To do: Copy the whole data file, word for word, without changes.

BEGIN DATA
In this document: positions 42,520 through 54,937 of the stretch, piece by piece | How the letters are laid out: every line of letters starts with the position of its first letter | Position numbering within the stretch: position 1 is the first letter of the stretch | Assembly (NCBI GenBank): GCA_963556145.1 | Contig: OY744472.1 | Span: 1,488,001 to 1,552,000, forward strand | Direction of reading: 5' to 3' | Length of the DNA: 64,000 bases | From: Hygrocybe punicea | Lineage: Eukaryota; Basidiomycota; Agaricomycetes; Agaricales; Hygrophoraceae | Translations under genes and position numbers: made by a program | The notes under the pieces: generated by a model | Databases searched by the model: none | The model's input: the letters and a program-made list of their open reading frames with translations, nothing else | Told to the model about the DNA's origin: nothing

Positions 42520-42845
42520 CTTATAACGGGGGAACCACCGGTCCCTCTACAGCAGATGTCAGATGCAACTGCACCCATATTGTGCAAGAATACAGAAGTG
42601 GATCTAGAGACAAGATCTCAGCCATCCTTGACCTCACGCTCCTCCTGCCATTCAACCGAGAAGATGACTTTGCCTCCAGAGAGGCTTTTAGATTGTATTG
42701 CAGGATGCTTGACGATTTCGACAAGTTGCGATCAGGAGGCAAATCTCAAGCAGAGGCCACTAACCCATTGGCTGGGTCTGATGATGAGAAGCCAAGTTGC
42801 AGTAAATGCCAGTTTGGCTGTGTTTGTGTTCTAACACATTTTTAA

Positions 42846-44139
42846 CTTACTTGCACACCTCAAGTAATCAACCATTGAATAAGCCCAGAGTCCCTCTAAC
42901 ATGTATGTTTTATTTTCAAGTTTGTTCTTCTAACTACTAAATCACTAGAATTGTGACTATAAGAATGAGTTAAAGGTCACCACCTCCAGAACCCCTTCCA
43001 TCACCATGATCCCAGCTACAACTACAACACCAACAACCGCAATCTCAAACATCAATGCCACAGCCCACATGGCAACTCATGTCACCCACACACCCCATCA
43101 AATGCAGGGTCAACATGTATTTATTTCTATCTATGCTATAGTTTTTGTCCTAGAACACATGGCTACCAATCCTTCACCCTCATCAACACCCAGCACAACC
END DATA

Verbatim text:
In this document: positions 42,520 through 54,937 of the stretch, piece by piece | How the letters are laid out: every line of letters starts with the position of its first letter | Position numbering within the stretch: position 1 is the first letter of the stretch | Assembly (NCBI GenBank): GCA_963556145.1 | Contig: OY744472.1 | Span: 1,488,001 to 1,552,000, forward strand | Direction of reading: 5' to 3' | Length of the DNA: 64,000 bases | From: Hygrocybe punicea | Lineage: Eukaryota; Basidiomycota; Agaricomycetes; Agaricales; Hygrophoraceae | Translations under genes and position numbers: made by a program | The notes under the pieces: generated by a model | Databases searched by the model: none | The model's input: the letters and a program-made list of their open reading frames with translations, nothing else | Told to the model about the DNA's origin: nothing

Positions 42520-42845
42520 CTTATAACGGGGGAACCACCGGTCCCTCTACAGCAGATGTCAGATGCAACTGCACCCATATTGTGCAAGAATACAGAAGTG
42601 GATCTAGAGACAAGATCTCAGCCATCCTTGACCTCACGCTCCTCCTGCCATTCAACCGAGAAGATGACTTTGCCTCCAGAGAGGCTTTTAGATTGTATTG
42701 CAGGATGCTTGACGATTTCGACAAGTTGCGATCAGGAGGCAAATCTCAAGCAGAGGCCACTAACCCATTGGCTGGGTCTGATGATGAGAAGCCAAGTTGC
42801 AGTAAATGCCAGTTTGGCTGTGTTTGTGTTCTAACACATTTTTAA

Positions 42846-44139
42846 CTTACTTGCACACCTCAAGTAATCAACCATTGAATAAGCCCAGAGTCCCTCTAAC
42901 ATGTATGTTTTATTTTCAAGTTTGTTCTTCTAACTACTAAATCACTAGAATTGTGACTATAAGAATGAGTTAAAGGTCACCACCTCCAGAACCCCTTCCA
43001 TCACCATGATCCCAGCTACAACTACAACACCAACAACCGCAATCTCAAACATCAATGCCACAGCCCACATGGCAACTCATGTCACCCACACACCCCATCA
43101 AATGCAGGGTCAACATGTATTTATTTCTATCTATGCTATAGTTTTTGTCCTAGAACACATGGCTACCAATCCTTCACCCTCATCAACACCCAGCACAACC